Unintentional drownings are one of the leading causes of unintentional death in the United States. According to the Center for Disease Control and Prevention (CDC), 10 people die from unintentional drowning on a daily basis and unintentional drowning is the number one unintentional cause of death for children aged 1-4. For children aged 5-9 it is the second leading cause of unintentional death and the fourth leading cause for children 10-14.
For many more children, swimming pool accidents, including long-term submersion can lead to emergency care and hospitalization. The CDC reports that for every child who dies from an unintentional drowning another five children are sent to the hospital for treatment for nonfatal submersion injuries. Further, these injuries can lead to traumatic brain injuries and lasting problems for the children who experience the submersion.
Needless to say swimming pool accidents and submersions can have devastating results.
Barriers Can Help Prevent Swimming Pool Accidents
One of the leading causes of these drownings and submersion injuries is a failure to properly install barriers around the swimming pool. These barriers can take the form of fences, gates, walls or other physical structures. The barriers ensure that a child cannot gain access to the swimming pool without the awareness of a caregiver or parent.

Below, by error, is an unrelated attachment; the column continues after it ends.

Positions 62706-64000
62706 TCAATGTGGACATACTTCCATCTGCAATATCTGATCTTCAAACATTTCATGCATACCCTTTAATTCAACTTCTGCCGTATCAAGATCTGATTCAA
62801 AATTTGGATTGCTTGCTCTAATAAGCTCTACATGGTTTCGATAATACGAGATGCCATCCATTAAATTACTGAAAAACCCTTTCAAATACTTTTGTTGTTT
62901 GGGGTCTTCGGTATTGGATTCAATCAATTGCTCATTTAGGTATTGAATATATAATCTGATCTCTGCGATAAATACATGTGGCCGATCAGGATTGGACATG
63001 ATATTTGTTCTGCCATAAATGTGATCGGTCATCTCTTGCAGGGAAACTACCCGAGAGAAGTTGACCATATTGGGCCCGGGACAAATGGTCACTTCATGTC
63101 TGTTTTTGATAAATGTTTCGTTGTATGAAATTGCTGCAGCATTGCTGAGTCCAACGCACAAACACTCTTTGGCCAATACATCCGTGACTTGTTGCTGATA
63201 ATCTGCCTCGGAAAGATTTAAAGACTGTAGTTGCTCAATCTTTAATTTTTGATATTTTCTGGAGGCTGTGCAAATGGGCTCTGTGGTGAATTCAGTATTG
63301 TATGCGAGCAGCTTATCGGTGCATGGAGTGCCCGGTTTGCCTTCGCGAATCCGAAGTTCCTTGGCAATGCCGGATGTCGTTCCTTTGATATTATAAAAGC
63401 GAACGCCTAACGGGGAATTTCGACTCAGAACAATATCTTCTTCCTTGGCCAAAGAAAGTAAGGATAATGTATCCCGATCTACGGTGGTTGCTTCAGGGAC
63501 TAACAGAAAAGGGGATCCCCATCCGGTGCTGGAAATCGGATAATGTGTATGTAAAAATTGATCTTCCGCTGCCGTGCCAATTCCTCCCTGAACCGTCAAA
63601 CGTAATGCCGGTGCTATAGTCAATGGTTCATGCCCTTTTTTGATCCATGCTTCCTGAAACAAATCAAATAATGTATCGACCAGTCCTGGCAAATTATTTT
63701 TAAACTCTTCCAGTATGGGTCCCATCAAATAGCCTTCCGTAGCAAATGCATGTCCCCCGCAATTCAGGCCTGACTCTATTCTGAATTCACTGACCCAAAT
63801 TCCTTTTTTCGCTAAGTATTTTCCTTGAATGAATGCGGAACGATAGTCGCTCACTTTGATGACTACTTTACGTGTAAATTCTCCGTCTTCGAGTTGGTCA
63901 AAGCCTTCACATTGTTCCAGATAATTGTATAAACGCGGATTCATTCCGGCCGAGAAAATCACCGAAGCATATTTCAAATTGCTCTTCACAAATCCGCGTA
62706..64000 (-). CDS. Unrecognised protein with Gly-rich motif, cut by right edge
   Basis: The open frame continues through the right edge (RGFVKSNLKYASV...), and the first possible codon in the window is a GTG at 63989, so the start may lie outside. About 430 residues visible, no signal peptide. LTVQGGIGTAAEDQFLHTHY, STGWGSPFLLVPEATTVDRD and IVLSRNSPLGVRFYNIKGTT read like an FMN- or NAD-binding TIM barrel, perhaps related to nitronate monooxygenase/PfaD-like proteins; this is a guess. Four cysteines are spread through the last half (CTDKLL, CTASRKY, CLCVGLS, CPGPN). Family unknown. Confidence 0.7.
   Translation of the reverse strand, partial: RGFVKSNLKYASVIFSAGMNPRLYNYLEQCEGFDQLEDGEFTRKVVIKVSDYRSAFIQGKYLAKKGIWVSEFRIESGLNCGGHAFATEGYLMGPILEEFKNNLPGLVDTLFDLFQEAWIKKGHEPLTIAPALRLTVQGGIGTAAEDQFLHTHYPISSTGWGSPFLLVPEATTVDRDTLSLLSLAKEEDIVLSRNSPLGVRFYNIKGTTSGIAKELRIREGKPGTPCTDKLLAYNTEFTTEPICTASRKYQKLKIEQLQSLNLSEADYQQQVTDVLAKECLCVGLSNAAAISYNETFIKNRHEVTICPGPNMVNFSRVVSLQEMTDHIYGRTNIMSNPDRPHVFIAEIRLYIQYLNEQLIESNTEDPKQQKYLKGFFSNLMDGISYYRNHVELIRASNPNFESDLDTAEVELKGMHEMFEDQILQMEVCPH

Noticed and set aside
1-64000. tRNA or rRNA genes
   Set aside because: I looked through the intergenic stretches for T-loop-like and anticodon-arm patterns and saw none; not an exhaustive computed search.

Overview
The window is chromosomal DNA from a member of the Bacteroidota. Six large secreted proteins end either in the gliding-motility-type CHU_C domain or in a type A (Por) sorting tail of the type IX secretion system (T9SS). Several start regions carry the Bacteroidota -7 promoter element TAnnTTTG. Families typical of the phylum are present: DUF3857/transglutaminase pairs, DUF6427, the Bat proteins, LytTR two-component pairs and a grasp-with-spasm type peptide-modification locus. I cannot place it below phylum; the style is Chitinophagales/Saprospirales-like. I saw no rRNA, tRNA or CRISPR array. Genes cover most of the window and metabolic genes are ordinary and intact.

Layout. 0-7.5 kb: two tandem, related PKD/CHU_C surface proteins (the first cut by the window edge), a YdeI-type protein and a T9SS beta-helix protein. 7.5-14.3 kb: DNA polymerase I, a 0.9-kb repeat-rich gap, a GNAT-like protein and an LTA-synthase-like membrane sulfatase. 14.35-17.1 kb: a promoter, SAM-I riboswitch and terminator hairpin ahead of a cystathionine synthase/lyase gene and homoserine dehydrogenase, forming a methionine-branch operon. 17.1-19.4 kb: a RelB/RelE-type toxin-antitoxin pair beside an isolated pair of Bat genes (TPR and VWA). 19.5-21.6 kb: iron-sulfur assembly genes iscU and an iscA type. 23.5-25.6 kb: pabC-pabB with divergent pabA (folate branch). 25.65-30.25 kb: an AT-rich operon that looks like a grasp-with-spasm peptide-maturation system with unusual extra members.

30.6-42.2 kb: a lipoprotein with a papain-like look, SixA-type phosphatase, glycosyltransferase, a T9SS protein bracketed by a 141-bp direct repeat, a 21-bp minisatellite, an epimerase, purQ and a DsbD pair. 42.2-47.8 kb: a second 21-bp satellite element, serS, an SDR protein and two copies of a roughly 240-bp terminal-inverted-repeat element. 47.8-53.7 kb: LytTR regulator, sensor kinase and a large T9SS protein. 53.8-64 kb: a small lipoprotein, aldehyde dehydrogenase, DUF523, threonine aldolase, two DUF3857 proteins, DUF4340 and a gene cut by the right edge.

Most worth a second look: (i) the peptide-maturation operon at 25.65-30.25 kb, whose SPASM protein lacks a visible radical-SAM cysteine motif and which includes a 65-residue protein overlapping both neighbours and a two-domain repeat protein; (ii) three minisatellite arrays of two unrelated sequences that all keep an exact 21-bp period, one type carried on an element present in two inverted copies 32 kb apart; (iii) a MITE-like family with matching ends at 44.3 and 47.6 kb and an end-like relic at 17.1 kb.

The US Consumer Product Safety Commission (CPSC) researches a wide variety of activities which place the public at risk for injury and aims to educate and prevent unreasonable injury or death. The CPSC has recently published its Safety Barrier Guidelines for Residential Pools, which strongly advises owners of residential pools to install four-sided physical barriers around the entirety of the pool. The publication also recognizes different forms of barriers which can help prevent the startling rate of submersions and drownings. They have found that installation of such barriers can reduced the risk of drowning by 83%.
If you live in an apartment, condominium complex or housing community which features a swimming pool, then it is the legal duty of the owner/landlord to ensure that the pool is reasonably safe. Courts have found homeowners liable for swimming pool accidents for failure to take reasonable precautions to prevent pool-related injuries on their land. Also, courts have found landlords liable for failing to provide a reasonably safe swimming pool area which includes a fence.
Further, the landlord is legally bound to warn tenants of any dangerous conditions and must exercise reasonable care to prevent or fix the dangerous condition, which include defects with swimming pools.
If you or your loved one has suffered from a swimming pool accident, then please contact the San Diego personal injury lawyers at Martinez & Schill LLP for a free consultation. The experienced personal injury lawyers at Martinez & Schill offer free consultations and are not paid unless you recover. Contact our San Diego office: 619-512-5995 or Riverside office: 951-200-4630.